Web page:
Stashed away in a cosy café in Croatia, the affable Richard Gere happily chats away to TF about The Hunting Party. Based on the true story of a gaggle of journalists tracking Bosnia’s top war criminal, it teams Gere and Terence Howard with Matador helmer/scribbler Richard Shepard…
This is, apparently, a different role for you. Are you a little sick of hearing that?
(Laughs) Every movie I do is apparently going to show a whole new side to me!.
Still, playing washed-up TV journalist must be a tasty change of pace?
Definitely; this guy is at the end of his rope so there’s a lot of anger and a sense of a human being in great need of redemption. He has nothing, so he is incredibly free other than this huge sense of guilt.
Bee Season, I’m Not There; You seem to have hit a bit of a purple patch in your career...
Well, there’s no secret to it. You just go with the process you’ve always gone with when it comes to selecting projects. Even if I wasn’t involved in human rights, on the basis of it being a terrific script I would have been engaged.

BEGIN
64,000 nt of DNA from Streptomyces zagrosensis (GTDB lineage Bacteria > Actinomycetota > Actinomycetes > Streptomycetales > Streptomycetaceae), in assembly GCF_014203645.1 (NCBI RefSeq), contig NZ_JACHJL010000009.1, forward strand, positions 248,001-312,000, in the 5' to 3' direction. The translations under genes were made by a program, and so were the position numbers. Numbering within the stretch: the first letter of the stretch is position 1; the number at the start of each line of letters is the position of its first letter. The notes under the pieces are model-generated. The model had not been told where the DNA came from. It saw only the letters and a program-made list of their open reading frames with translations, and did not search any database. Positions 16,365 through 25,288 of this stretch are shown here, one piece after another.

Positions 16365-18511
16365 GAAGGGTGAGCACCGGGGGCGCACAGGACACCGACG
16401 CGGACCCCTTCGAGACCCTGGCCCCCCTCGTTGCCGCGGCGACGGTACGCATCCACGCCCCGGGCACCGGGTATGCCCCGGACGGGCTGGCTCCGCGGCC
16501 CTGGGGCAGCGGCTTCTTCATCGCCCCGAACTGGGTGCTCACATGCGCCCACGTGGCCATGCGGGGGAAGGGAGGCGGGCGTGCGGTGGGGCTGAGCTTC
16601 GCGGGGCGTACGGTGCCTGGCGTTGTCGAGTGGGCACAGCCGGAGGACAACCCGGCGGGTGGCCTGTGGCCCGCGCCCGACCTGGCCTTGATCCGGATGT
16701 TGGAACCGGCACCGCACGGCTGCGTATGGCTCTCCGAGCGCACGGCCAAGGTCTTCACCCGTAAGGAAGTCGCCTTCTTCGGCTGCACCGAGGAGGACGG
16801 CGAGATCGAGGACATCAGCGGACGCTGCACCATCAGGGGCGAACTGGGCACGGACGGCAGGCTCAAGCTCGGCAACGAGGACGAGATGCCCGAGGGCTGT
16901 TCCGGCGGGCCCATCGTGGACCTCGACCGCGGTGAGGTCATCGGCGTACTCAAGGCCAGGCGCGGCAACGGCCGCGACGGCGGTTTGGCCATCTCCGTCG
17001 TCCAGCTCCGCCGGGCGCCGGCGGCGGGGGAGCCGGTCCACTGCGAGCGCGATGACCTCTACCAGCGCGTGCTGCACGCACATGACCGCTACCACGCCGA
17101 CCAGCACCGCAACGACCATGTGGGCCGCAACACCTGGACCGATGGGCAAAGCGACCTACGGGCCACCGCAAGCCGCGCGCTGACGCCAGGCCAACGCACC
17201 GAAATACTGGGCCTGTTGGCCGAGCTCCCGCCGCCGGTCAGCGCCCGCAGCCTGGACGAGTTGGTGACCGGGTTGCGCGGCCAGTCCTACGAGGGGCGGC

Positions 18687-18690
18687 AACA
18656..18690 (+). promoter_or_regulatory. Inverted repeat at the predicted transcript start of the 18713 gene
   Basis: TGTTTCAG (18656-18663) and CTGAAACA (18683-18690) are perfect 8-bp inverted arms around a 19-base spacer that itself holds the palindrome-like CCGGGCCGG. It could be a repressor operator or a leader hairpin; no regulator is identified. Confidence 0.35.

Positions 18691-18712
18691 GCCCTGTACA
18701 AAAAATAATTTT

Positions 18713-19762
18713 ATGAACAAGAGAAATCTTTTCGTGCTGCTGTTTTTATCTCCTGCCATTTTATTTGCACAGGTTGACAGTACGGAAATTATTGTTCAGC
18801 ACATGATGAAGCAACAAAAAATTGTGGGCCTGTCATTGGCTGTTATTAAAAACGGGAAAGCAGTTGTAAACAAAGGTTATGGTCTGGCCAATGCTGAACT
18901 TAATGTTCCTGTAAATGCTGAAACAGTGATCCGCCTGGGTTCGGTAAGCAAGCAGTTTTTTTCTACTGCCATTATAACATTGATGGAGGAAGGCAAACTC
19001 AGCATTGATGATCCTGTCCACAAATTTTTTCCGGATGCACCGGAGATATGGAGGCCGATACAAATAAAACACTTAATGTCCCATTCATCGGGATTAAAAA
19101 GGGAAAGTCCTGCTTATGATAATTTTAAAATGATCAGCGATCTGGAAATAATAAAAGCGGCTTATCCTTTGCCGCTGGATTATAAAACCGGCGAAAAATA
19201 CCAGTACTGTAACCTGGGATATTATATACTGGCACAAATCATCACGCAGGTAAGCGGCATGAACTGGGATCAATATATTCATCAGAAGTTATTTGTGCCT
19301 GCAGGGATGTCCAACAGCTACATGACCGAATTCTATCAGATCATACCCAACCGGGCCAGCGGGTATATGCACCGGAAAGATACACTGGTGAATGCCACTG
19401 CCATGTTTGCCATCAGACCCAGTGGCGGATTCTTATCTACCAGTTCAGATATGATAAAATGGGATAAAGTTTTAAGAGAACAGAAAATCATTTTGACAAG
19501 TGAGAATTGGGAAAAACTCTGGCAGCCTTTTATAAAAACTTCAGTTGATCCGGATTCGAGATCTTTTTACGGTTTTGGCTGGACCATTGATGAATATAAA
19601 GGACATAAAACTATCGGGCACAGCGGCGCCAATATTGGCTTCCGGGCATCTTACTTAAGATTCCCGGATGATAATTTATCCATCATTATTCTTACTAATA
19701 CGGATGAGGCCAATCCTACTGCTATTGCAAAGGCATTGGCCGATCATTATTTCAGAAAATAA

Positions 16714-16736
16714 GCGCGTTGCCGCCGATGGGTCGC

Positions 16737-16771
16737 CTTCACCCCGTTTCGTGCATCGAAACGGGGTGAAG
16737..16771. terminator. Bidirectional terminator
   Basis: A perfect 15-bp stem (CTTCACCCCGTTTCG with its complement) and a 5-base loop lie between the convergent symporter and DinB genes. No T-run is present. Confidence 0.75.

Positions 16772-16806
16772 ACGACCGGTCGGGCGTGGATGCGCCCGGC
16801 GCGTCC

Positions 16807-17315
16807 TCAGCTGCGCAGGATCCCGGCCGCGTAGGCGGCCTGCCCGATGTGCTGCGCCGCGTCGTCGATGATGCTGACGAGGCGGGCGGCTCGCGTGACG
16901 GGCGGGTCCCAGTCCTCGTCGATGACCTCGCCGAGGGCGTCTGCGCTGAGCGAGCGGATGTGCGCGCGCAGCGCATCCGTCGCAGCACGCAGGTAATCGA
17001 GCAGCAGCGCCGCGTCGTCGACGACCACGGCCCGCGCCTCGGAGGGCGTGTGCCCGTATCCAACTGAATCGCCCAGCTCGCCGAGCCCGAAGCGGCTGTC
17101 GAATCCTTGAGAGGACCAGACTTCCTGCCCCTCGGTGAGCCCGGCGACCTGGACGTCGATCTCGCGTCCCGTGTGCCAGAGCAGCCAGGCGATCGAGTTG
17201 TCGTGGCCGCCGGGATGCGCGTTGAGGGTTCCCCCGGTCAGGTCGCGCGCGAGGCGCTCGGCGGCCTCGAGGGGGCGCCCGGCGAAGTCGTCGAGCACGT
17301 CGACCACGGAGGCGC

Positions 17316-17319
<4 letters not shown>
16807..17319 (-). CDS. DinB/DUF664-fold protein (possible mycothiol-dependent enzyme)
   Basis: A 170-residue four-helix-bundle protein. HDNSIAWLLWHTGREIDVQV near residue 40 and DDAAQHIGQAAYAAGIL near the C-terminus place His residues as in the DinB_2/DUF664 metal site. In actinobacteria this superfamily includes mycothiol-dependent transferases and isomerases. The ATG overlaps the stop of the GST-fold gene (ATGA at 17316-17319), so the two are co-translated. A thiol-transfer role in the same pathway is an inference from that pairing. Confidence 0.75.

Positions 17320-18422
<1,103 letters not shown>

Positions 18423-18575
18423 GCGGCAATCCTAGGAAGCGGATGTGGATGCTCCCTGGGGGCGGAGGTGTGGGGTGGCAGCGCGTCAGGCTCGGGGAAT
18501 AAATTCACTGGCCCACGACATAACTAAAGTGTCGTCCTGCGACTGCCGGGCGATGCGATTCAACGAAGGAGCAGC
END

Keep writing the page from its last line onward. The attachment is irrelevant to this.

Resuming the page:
The film takes place just after the conflict in Bosnia - with such a delicate subject matter, how important was that first conversation with the director?
I needed to know that Richard Shepard was coming from the right place. It was clear that he had the intention of making a serious film, whereas a lesser director could have turned this into a buddy movie.
Do you remember watching the reports of the conflict as it happened?
I do. I remember everything changed when they broadcast those photographs of Bosnian men in prison camps, looking like they’d just stepped out of Auschwitz. That was a huge turning point, the world became engaged. That’s the power of the image in today’s society.